Eldora and Indy putting a lot on Tony Stewart’s plate

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Three-time NASCAR Sprint Cup Series champion Tony Stewart is in the middle of a very busy week.

Last weekend, “Smoke” made a successful return to sprint car racing with a win and then a third-place finish in events at two Michigan dirt tracks.

But this Wednesday night, he’ll put on the track owner’s hat as his Eldora Speedway plays host to the NASCAR Camping World Truck Series in the dirt-track “Mudsummer Classic.”

And then come Friday morning at the Indianapolis Motor Speedway, he’ll begin his quest for a third Brickyard 400 victory that would also propel him into this year’s Chase for the Sprint Cup.

“It’s almost like two weeks in one for me,” Stewart said today in a NASCAR teleconference. “Eldora’s enough to cause you enough stress to last you for the rest of the year, and then going to the Brickyard, that’s a big race for me as well.”

While he helps with final preparations to get Eldora ready for the Trucks, he’s also looking ahead to returning to Indy, where he won in 2005 and again in 2007.

“When you grow up 45 minutes from Indy, there is nothing — that is sacred ground to me,” said Stewart, who ran a tire test there for Goodyear just a few weeks ago. “It always has been, always will be. I don’t care how many times you win there, it’s never enough.

“It’s nice to have won two races already there. That gives you confidence of knowing what you have to do to win. It’s just a matter of doing it.”

And doing it is what matters right now for Stewart, who is 17 points behind the 16th-place cutoff that’s currently occupied by Greg Biffle. With 11 drivers having won so far this year, five spots on the 16-driver Chase Grid remain open.

Stewart called the matter a “double-edged sword,” in that while a win would put him in the post-season, he’s still in contention to make the cut on points alone.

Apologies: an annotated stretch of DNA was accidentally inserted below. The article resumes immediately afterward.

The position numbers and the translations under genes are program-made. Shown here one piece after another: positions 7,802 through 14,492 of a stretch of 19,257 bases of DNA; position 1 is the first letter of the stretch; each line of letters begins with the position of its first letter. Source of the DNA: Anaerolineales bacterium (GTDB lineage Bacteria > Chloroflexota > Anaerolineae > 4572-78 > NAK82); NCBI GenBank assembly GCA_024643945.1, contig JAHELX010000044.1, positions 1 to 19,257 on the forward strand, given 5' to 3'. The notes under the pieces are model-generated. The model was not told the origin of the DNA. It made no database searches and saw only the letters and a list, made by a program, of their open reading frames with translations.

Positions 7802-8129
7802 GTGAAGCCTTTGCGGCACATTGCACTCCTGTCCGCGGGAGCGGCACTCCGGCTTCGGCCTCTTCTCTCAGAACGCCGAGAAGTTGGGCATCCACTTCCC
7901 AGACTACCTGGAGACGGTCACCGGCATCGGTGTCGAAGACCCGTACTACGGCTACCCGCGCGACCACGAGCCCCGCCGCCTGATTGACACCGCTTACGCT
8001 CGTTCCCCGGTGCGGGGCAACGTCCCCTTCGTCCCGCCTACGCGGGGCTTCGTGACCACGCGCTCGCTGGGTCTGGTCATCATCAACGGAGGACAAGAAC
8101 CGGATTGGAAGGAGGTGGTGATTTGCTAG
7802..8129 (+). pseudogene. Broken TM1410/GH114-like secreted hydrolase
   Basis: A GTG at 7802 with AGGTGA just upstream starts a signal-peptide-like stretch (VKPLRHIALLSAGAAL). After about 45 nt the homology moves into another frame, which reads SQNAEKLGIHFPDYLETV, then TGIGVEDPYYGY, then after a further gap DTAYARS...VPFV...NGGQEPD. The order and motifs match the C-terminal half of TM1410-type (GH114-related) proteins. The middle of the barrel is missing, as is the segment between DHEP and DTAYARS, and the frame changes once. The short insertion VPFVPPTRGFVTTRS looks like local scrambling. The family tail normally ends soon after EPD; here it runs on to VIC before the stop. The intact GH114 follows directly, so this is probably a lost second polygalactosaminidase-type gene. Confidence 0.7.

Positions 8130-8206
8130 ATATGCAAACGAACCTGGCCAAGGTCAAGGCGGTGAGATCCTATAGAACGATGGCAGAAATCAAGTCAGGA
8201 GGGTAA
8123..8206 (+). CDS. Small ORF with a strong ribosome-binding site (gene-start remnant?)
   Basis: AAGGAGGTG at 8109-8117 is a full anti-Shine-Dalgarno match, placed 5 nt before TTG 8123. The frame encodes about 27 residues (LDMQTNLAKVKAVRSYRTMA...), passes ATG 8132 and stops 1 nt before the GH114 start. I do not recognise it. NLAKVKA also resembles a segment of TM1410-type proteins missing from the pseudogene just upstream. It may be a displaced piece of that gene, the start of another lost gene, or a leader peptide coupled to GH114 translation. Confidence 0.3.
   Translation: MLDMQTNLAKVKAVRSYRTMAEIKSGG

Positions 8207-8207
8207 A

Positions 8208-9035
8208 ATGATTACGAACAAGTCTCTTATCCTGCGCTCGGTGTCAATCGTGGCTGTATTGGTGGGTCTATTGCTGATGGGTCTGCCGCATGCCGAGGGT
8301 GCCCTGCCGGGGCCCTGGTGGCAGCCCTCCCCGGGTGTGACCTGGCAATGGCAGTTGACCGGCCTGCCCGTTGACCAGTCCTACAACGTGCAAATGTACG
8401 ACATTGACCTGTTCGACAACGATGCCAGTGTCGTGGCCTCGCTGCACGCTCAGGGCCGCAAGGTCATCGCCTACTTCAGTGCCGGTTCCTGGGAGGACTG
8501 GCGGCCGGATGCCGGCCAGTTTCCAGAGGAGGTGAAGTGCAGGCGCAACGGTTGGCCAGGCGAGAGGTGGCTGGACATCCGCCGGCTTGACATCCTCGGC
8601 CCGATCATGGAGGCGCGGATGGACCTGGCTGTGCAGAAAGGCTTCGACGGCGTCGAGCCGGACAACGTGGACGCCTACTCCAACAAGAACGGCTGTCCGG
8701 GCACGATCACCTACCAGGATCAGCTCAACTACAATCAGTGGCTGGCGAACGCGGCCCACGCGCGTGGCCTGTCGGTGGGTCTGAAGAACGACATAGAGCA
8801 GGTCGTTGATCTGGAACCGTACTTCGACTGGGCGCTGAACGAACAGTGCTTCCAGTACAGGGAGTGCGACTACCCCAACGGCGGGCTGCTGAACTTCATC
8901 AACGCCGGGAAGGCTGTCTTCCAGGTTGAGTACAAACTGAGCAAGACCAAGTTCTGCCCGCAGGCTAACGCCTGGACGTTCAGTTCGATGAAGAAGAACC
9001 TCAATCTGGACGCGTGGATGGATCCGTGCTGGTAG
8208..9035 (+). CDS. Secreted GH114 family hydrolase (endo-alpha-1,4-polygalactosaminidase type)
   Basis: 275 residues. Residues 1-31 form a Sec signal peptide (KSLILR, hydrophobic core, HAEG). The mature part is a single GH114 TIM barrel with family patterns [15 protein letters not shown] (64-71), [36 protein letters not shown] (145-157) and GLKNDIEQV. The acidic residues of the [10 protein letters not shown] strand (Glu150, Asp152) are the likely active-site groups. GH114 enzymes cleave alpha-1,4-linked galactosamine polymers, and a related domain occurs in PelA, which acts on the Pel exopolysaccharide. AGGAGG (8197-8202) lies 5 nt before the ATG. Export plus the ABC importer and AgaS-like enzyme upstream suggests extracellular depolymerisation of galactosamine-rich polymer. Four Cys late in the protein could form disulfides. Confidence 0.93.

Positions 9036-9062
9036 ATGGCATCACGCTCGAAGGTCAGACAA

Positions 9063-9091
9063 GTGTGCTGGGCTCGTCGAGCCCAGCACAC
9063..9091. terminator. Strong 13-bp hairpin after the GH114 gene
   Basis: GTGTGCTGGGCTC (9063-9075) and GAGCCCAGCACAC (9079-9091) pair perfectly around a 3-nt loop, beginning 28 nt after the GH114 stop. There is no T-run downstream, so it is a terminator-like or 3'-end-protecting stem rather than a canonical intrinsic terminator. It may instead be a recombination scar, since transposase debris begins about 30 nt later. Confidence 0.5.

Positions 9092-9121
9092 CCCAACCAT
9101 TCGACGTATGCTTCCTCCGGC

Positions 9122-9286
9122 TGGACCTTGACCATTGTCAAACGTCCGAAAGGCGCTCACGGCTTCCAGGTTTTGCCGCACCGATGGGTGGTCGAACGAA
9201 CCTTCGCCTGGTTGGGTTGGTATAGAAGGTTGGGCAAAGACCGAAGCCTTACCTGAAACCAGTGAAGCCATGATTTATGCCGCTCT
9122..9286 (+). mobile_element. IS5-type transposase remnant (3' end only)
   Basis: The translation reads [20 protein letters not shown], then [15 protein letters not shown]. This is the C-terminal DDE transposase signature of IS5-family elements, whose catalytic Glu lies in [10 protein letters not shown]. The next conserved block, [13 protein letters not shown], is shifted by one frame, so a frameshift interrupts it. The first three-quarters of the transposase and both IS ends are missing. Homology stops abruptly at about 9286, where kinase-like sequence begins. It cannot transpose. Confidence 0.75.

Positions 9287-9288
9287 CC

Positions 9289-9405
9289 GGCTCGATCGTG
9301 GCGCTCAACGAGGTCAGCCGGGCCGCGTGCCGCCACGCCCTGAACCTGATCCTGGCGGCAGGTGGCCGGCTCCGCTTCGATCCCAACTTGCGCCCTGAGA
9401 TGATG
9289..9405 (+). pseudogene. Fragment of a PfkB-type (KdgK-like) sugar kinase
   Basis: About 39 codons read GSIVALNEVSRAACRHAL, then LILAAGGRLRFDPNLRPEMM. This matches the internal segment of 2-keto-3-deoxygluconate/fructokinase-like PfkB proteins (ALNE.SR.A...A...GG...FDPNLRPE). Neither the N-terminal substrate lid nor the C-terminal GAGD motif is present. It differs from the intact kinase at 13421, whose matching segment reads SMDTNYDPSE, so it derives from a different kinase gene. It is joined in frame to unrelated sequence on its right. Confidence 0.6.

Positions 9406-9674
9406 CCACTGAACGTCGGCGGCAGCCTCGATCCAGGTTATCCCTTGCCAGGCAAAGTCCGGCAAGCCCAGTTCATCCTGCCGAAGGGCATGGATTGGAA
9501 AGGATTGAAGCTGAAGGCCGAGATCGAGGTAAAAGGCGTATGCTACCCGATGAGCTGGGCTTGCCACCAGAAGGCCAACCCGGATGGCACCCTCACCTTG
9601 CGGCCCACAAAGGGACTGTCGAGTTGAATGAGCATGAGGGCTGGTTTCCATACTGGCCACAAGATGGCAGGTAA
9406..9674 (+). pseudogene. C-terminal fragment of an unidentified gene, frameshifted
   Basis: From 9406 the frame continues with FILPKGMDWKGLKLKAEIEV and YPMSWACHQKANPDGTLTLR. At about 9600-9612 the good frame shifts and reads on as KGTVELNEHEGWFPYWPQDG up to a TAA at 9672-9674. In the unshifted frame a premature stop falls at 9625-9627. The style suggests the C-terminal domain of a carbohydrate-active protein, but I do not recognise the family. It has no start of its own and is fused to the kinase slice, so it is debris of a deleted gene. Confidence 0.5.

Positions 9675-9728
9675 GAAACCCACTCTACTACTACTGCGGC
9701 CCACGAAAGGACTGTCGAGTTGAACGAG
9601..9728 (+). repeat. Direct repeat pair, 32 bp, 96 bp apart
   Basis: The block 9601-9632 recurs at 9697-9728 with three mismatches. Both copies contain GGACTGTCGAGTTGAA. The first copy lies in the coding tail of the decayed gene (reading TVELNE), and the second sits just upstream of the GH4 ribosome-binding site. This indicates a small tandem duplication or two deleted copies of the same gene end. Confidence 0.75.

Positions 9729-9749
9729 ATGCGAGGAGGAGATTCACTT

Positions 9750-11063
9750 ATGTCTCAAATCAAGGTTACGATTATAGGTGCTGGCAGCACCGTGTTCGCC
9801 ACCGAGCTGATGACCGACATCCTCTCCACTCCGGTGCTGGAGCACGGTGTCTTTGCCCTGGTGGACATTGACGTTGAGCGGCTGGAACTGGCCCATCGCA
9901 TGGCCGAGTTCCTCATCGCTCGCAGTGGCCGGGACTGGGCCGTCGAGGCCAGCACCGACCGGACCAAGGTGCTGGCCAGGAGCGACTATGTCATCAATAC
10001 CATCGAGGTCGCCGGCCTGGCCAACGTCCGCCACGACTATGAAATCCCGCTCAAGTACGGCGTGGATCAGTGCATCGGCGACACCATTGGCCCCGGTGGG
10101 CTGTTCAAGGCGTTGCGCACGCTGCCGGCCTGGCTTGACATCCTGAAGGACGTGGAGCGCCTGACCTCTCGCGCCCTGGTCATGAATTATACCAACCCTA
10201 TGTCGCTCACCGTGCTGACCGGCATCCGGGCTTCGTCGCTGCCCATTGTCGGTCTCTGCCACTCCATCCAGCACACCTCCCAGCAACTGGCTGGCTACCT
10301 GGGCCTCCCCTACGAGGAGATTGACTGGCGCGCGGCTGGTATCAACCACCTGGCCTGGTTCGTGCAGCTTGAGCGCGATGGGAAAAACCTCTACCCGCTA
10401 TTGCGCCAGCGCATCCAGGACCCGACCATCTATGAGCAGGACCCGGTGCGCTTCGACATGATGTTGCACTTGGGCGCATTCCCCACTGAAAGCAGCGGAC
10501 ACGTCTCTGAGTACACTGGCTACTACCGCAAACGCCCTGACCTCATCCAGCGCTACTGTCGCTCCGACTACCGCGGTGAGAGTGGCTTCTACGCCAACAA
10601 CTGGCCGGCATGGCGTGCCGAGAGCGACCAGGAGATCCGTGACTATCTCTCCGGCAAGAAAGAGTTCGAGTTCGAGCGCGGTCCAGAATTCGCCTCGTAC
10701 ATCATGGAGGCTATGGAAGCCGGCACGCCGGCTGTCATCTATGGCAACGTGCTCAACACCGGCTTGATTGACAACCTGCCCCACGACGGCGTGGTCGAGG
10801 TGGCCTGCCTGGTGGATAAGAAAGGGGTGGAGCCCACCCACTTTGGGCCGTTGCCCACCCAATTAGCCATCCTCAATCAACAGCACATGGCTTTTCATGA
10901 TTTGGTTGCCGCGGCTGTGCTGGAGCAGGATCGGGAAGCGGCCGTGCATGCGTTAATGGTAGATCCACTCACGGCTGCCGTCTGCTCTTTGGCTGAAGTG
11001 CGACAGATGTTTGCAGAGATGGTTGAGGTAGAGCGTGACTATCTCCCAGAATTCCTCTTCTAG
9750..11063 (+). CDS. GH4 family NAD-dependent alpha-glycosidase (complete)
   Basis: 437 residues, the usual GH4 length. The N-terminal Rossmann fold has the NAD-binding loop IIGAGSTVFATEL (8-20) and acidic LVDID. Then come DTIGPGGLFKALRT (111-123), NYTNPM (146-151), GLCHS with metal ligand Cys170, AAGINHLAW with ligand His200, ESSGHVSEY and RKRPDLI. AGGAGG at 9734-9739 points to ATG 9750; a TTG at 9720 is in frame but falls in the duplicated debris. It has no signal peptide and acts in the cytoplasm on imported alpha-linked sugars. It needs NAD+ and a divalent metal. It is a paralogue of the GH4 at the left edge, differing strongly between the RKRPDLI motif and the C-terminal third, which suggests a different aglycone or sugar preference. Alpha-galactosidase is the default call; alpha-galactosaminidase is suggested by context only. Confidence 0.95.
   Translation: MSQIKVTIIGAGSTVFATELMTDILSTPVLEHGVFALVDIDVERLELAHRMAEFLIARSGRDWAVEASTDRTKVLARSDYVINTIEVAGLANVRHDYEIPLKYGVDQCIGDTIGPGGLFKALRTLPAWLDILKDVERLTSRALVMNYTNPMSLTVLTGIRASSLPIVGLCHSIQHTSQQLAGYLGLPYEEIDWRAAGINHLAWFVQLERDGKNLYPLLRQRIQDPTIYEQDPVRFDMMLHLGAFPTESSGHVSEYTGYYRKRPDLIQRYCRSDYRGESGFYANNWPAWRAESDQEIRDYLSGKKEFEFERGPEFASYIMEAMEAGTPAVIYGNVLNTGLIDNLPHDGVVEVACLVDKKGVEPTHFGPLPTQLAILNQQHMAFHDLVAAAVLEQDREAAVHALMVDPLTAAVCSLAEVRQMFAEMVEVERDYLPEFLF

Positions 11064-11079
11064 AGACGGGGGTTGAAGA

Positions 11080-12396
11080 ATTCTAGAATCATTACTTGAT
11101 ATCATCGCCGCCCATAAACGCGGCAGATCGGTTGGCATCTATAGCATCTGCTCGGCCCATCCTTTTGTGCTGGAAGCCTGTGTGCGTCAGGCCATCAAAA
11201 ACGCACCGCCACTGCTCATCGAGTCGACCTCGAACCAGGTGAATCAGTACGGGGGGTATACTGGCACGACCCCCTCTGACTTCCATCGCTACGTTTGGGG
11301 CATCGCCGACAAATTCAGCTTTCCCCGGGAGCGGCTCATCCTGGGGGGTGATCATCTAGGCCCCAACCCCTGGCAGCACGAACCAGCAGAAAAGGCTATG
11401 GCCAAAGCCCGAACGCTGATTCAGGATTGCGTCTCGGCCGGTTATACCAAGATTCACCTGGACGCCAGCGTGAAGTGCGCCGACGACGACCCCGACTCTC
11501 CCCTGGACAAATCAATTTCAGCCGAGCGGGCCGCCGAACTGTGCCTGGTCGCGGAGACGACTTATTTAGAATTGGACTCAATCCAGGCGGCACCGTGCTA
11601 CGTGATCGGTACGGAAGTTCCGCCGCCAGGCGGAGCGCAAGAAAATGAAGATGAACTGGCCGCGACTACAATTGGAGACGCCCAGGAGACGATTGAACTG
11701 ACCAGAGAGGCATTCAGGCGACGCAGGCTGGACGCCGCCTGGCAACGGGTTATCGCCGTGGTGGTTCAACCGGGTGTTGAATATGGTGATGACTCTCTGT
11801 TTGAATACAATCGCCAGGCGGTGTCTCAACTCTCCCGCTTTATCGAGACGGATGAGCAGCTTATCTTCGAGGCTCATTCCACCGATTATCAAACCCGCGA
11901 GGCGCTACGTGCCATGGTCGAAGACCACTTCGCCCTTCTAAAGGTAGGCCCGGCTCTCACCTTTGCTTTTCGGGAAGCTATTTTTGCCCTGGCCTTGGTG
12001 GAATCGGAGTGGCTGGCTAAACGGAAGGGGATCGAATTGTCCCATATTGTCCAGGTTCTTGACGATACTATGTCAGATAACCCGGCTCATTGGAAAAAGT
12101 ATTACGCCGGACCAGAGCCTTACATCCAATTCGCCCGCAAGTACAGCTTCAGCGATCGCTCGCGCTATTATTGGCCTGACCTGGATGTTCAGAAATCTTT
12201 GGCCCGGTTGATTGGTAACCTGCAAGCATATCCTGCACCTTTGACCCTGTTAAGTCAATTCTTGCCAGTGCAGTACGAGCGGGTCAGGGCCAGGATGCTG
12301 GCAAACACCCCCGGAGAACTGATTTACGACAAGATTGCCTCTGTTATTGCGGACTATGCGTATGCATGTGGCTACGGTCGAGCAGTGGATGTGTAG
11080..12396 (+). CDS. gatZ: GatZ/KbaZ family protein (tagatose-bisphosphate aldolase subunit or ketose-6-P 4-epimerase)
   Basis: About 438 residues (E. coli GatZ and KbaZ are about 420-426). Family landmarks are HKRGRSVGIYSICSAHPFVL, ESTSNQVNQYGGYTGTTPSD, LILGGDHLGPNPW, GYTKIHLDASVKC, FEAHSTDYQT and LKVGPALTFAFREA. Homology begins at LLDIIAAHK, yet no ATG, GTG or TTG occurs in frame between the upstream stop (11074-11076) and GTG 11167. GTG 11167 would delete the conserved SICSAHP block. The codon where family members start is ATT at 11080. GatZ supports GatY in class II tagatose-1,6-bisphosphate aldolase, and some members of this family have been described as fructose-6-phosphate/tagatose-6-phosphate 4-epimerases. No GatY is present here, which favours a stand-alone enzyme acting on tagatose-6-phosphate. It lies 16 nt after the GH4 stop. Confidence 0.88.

“Mindset-wise, there is nothing that is different other than we just need to — as much as the emphasis is on wins and not points racing, we’re kind of in a position where we’re close to being in that part of it as well where we could get in on points, but a win would solve that,” he said.

“Do you get yourself in a position where you go for the win and risk if you run second losing that opportunity? Or do you sit there and say, ‘Well, I need to have a solid point day because we have the opportunity on the other side of the coin.'”

But that’s for later in the week. Right now, his main focus on his track’s big race on Wednesday night and getting the chance to truly get a sense of the atmosphere around it.

Last year’s inaugural “Mudsummer Classic” was almost universally hailed as a triumph for everyone involved. But Stewart was so busy with preparations for the event that he says all he wanted to do every night was go to sleep.

He figures that the atmosphere will be very much different from a “normal” NASCAR weekend, but admitted that “it’s hard to describe.”

“I’ve been at Eldora so much but different divisions with Sprint cars and winged Sprint cars and late models, and modifieds – the show is different,” he explained.

“Even though it’s the same racetrack, it’s always different. It’s not going to be what you expect to see out on a Truck Series event. It’s kind of like taking Cup cars to a road course.

“The same series, the same drivers, the same vehicles, but it’s just a totally different racetrack. So I think that’s what makes it so much fun for everybody is that it’s outside the box and outside the norm.”

WATCH LIVE: ABC Supply 500 at 2 p.m. ET on NBCSN

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The Verizon IndyCar Series’ run of different types of tracks continues with today’s ABC Supply 500 from Pocono Raceway, as the final superspeedway race of the year to kick off the final four-race stretch of the 2017 season comes after a July where the series raced once apiece on a short oval, a street course and permanent road course.

You can watch the 200-lap, 500-mile race from Pocono Raceway in Long Pond, Pa. live on NBCSN (stream link here); the series is back live on NBCSN for the duration of the season after the last two races were live on CNBC, with an NBCSN same day encore.

Kevin Lee is on the call from Pocono along with analysts Townsend Bell and Paul Tracy, with Jon Beekhuis, Katie Hargitt, Anders Krohn and Robin Miller in the pits.

IndyCar coverage will run from 2 through 6 p.m. ET.

After qualifying, here’s some of the questions to consider in Pocono:

  • How will the championship picture shake out after today’s race?
  • Might a new or surprise winner enter the mix?
  • Can Honda get back to winning and stop Team Penske and Chevrolet’s three-race win streak?
  • How might temperature, wind and downforce levels change the game?

My colleague Kyle Lavigne is on site in Pocono this weekend and may have some additional thoughts going into today’s race.